Suppressed by the ever watching eye of an unforgiving, judgmental society and its norms, women have been consistently reduced to objects which one’s eye and mind can behold and use to fulfill an individual narrative. This is a practice that has been flourishing since biblical times, and one that has never appeared to be fading out of mankind’s ideologies. That is to say, the ritual of encapsulating women in a suffocating cell in which they are imprisoned to be looked at, objectified, and seen as a symbolic figure that men can push their desires onto. A woman’s meaning is correlated with the one a man gives her, and pushed upon her by societal norms and ideals that are further enforced by the patriarchy.
Yet, with the feminist movement and our modern times that are referred to as ‘progressive’ in terms of marginalized groups’ rights, the concept of the ‘female gaze’ has emerged to counter the historical ‘male gaze’ I described. In this article, I will propose and analyze the question, “Can the female gaze exist in visual media, such as film and fashion photography, when society is under the ceaseless subjection of the patriarchal perspective?”
From the time of my youth to the present-day freshness of adulthood, I feel as if I have always been hyper aware of my gender orientation of being a woman. Through this identification, there are roles that are forced upon me to take on or fit into, which is to say my subordinate position within our hierarchical society. This is a part that I did not choose or promise to fulfill, but one that is demanded of me through historically lasting viewpoints stemming from colonialism, the patriarchy, and the male gaze.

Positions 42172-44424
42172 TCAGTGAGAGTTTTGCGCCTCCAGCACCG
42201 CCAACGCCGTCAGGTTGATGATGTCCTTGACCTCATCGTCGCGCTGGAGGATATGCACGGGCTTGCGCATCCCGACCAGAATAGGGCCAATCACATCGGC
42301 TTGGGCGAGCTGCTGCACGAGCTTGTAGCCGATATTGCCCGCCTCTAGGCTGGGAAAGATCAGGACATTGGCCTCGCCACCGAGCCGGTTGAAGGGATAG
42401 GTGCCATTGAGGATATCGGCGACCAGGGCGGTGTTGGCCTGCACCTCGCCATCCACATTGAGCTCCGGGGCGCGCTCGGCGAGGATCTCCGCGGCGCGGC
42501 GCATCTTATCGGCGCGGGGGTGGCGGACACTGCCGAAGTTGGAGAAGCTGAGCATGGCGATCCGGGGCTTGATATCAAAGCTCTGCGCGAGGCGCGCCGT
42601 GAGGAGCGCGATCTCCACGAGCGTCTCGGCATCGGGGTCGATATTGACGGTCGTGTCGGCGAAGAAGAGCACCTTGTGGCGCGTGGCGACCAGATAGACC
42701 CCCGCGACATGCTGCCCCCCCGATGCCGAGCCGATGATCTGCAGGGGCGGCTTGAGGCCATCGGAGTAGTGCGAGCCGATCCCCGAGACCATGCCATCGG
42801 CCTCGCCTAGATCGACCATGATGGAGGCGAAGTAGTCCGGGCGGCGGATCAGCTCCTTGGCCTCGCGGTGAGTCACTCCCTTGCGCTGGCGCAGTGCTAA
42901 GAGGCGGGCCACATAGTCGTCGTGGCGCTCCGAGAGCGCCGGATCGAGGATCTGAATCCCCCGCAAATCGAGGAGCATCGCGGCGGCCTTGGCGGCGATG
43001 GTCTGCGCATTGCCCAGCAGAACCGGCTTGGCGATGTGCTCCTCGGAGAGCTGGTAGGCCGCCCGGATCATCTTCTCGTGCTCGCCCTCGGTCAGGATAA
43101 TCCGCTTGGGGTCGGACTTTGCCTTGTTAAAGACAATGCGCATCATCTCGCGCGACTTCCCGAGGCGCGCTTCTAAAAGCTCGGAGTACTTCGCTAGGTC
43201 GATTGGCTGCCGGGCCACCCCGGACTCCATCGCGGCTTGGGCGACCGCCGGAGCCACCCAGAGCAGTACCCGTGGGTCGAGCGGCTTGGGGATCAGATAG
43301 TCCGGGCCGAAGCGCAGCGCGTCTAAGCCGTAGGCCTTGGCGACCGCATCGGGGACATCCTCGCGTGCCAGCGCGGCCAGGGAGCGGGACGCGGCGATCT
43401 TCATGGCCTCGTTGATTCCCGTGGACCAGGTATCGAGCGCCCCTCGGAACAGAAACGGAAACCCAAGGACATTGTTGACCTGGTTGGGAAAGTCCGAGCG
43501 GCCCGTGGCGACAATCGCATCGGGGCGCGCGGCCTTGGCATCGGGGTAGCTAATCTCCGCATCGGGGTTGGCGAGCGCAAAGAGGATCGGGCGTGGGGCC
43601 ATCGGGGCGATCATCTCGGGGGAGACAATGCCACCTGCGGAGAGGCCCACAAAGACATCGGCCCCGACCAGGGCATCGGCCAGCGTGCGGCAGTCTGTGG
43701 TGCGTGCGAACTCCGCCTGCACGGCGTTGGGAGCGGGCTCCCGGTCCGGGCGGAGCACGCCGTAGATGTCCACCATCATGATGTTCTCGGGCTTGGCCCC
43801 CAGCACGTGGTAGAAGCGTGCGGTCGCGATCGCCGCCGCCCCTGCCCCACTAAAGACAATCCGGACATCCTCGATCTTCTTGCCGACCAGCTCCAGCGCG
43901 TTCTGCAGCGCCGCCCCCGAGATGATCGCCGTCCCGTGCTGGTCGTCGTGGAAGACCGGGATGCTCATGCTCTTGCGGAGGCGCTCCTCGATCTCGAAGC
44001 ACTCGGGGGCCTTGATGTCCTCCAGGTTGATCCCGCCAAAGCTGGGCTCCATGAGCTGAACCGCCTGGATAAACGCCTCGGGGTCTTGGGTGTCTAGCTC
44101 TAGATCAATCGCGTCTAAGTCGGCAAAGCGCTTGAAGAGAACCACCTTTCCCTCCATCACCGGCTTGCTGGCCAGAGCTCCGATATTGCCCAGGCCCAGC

The ideal that is pushed within our society is that a woman is to be a body for a man, the daughter of a father, and a mother of a child. Women are obliged to be objects, beings that must please men, viewed as property, and whose value lies with the ability to reproduce. These statements may seem outdated, especially in the context of today’s ‘woke’ society, however, they’re true. They remain so through the constant inheritability and acceptance of these ideals, whether that be consensual or not. An example of this is the formulaic template that visual arts and media take on as they promote the ideals themselves, while normalizing conformity of the masses to it, displayed through a gaze that can be affiliated with the patriarchy. Growing up, I primarily watched visual art and media that subjected women to tropes such as the damsel in distress, psycho ex, virginal or promiscuous girl, and the spicy Latina. The last trope hit the bullseye of my poor adolescent heart, as I saw women that were most ethnically like me portrayed as unflattering caricatures. Essentially, that’s what all these tropes were doing – creating caricatures out of women through the focused lens of a man, and more specifically, the straight, cisgendered white man. With women being used to fulfill sexual desires or to teach a lesson about our virtue, meaning our virginity, we were imprisoned to expectations and representations that furthered and fulfilled the preference of the phallocentric gaze.